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The Lemhis: Her peoplePhoto: The Lemhi

"One night I dreamed I was digging bitterroots and Sacajawea was there. I said 'Isn't it sad what happened to our people?' She didn't know, so she asked me what happened. When I told her we'd lost all our land, she started to cry. Then she asked me if it was her fault. I told her 'no, it would have happened anyway.' "
Rose Ann Abrahamson



Photo: Letter For half a century after Sacajawea accompanied Lewis and Clark to her homeland in 1805, isolation preserved her people´s traditional way of life.
The next half century all but ended it.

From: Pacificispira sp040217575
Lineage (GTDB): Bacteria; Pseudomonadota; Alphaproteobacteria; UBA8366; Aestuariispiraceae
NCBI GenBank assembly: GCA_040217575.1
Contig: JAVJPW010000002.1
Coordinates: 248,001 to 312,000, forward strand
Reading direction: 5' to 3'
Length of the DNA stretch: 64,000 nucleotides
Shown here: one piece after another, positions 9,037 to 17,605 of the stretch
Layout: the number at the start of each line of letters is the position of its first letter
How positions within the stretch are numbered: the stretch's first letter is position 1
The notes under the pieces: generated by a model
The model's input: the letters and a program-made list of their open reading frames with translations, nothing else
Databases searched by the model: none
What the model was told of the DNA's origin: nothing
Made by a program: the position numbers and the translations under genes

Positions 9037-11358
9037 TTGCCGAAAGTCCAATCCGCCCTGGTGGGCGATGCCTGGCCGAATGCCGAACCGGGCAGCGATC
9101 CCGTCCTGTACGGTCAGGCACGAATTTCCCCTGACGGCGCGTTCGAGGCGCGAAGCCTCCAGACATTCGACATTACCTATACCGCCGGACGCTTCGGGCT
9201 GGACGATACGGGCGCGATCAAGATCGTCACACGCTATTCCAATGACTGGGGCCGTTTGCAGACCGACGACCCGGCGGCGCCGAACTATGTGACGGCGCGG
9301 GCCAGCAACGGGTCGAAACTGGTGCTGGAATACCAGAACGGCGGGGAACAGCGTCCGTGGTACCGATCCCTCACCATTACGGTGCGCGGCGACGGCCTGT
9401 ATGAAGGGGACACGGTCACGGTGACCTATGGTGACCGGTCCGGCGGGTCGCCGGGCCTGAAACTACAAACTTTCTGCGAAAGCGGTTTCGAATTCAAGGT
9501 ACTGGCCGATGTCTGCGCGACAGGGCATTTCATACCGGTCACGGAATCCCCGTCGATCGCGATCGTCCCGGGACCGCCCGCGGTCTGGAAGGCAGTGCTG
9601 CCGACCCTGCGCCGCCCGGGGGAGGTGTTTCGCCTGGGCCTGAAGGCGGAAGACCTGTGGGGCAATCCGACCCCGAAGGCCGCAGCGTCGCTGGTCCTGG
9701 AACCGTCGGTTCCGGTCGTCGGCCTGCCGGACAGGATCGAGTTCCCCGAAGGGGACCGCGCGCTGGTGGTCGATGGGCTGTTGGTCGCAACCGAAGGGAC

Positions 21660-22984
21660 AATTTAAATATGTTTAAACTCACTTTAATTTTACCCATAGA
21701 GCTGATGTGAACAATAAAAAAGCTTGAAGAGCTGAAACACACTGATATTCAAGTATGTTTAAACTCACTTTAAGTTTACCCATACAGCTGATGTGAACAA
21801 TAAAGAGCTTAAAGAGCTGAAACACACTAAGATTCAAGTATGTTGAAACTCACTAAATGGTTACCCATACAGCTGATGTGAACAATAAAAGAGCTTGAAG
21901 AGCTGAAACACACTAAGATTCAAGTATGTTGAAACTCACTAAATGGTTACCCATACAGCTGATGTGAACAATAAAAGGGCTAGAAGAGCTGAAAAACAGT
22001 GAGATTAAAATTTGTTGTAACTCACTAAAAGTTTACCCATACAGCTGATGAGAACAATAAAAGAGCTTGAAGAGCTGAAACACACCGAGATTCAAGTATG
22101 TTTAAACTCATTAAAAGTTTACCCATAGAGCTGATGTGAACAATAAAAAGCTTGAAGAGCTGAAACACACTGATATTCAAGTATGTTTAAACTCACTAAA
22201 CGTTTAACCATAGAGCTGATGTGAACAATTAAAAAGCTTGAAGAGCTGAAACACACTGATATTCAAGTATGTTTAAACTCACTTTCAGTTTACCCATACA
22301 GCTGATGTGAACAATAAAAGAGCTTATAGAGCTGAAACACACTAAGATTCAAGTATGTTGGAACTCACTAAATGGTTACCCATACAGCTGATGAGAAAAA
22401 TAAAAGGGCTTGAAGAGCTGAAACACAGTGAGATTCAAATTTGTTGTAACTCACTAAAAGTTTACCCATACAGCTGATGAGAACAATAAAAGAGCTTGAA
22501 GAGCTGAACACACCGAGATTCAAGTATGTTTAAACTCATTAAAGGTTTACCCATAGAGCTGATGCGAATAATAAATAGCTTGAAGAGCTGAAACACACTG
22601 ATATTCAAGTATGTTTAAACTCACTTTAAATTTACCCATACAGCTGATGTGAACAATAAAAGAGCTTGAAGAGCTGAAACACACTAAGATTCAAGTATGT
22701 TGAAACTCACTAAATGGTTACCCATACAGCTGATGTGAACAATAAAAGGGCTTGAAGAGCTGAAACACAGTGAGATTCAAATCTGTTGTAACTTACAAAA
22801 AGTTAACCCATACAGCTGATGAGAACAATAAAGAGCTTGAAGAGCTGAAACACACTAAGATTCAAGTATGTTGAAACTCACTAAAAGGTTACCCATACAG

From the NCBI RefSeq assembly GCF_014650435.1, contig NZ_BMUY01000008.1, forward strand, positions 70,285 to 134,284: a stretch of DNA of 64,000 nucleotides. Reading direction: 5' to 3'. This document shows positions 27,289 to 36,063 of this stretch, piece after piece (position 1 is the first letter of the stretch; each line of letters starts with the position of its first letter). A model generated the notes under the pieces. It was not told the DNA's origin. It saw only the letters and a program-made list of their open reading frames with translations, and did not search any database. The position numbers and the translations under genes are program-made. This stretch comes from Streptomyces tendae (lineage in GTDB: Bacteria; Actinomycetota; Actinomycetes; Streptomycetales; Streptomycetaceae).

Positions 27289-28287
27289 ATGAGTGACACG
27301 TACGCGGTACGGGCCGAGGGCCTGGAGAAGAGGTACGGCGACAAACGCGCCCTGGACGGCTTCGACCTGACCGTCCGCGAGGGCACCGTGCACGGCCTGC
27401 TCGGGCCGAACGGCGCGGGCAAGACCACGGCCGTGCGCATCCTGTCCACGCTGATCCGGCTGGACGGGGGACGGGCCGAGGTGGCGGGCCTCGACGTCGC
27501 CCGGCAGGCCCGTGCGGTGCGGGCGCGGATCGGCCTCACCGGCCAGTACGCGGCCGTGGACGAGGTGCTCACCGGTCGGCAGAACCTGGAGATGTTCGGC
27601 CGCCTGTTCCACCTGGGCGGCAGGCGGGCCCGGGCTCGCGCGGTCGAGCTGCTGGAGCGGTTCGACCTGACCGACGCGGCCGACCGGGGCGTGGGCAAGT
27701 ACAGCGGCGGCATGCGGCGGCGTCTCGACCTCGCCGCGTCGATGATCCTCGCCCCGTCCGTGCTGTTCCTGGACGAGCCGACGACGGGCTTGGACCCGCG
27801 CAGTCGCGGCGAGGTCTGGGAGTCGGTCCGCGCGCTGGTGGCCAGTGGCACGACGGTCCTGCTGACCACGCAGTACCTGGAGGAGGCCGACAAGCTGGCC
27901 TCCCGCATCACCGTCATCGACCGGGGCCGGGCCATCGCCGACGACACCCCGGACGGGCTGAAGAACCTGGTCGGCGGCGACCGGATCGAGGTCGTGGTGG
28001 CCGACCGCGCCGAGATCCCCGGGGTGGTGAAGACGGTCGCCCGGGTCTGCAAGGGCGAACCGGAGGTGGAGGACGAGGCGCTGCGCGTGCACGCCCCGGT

Photo: Brush Lodges In 1855, a Mormon mission was established in the Lemhi Valley. The missionaries built a fort about two miles from what is now the town of Tendoy and introduced the Lemhis, Bannocks, Nez Perce and other tribes that frequented the area to the ways of the white world. Some Lemhis converted to the Mormon faith. Others, alarmed by what they saw as the whites´ growing presence and exploitation of Indian land and resources, attacked the mission in 1858. It closed as a result, but the white incursion was just beginning.


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